- Use plenty of clothespins especially in the first few rows. They are your extra hands. One thing I notice when teaching is that students use too few clothespins. The basket above is not large yet I have 10 clothespins on it. As I weave higher up the walls of the basket I won't need as many.
- Clothespin your corners upright. You can see easier in the top photo that I have all four corners clothespinned upright. Keep these pinned also for the first few rows, then the clothespins in the corners can be removed.
- If you are a new weaver, select patterns that use at least 3/8" or wider weavers for your first few rows. The strength of a 3/8" weaver is strong enough to help get the sides of your basket going up straight quicker. In the photo, I am weaving with 1/4" flat reed. This is a very weak reed so I will need to use more clothespins and continue using quite a few clothespins for additional rows to ensure that my basket walls are going up straight.
- One e-mail mentioned that she was weaving with the basket upright like in the top photo and she was struggling. She noticed that I turned my basket on its side like in the bottom photo. If you turn your basket on its side to weave as in the bottom photo, this helps not only the stakes on the top, but also on the bottom take their proper upright shape. One thing you do not see in my videos that I will mention here; On my videos, I weave on the table so that my webcam can see and take the picture. When I weave without a camera, I weave in my lap! I lay my old towel in my lap and weave there. My lap works the same as the table in that I have my basket turned on its side as in the bottom photo. It is much more comfortable to weave in my lap and therefore I get a better finished product.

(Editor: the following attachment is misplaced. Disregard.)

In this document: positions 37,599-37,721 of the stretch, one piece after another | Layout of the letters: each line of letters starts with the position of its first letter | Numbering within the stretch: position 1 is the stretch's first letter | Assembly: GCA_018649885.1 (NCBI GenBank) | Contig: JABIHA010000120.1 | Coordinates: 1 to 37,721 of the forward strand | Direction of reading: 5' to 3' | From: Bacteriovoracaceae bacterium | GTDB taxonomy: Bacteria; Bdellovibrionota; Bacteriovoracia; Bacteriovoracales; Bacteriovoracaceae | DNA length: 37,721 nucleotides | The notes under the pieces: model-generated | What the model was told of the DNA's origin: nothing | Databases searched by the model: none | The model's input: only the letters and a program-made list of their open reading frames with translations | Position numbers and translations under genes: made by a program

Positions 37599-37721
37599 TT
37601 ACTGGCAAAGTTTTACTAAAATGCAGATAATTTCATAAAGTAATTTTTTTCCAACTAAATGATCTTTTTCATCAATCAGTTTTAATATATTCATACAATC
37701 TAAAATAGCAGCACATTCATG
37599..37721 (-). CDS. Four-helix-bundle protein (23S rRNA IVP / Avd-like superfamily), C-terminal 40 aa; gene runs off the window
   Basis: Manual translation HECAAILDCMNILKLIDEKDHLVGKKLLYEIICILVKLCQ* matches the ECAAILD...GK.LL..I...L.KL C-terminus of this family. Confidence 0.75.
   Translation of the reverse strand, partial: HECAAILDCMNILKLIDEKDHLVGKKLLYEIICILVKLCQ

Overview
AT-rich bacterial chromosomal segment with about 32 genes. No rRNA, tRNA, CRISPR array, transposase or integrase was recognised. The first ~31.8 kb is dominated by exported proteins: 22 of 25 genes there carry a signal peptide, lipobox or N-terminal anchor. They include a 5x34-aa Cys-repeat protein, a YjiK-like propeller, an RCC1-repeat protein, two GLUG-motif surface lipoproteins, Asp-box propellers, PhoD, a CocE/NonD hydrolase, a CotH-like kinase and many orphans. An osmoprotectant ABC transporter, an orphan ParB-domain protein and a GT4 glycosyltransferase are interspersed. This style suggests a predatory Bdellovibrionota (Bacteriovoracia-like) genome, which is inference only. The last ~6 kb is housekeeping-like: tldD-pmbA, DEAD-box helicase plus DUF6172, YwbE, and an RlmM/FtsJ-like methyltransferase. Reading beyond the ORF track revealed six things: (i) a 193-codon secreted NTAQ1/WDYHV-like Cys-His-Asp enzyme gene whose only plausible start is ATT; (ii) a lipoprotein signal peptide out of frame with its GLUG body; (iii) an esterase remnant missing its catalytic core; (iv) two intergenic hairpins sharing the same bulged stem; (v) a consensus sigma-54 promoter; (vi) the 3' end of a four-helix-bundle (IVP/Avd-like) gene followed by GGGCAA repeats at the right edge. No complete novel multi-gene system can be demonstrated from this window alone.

- When starting a row of weaving, get around the first corner and STOP. Take a moment to shape that corner, add clothespins if needed. Now weave across one side of the basket and around the second corner and STOP. Get this side of weaving adjusted as needed and the corner shaped. Continue on with this pattern of stopping after going around each corner so that you can shape each side and corner just the way you want it, not too tight and not too loose so that the sides of your basket will go straight up and down rather than bend inward or flair outward (unless that is the desired shape like in THIS basket which both flairs and bends). Take your time to get it just right with each row.
- When lashing on a rim, remember rim material is considerably heaver than your other weaving material. It needs to soak longer so that you can bend it 90 degrees at each corner. What will happen if you don't is the top of your basket will be round or oval. Again, if that is your desired shape then ok, otherwise, be sure to soak it well and bend it well at each corner to keep that square shape.
- If the base of your basket is wobbly once it is woven, dampen it slightly and place a heavy book on your basket like a phone book. Let it set overnight to dry and it will be perfectly flat in the morning.
- Remember that shaping gets better with practice. The size of the basket in the photo above is a nice size to begin with for a new weaver, it is not too large or not too small. In the words of Goldilocks, "It is just right." For new weavers, be sure to start with some easier baskets to practice your shaping. Most patterns will identify themselves as either beginner, intermediate, or advanced. When you've done a few beginner patterns, spread your wings and try something more challenging. If you follow these tips and take your time, even your very first basket will be a beautiful work of art!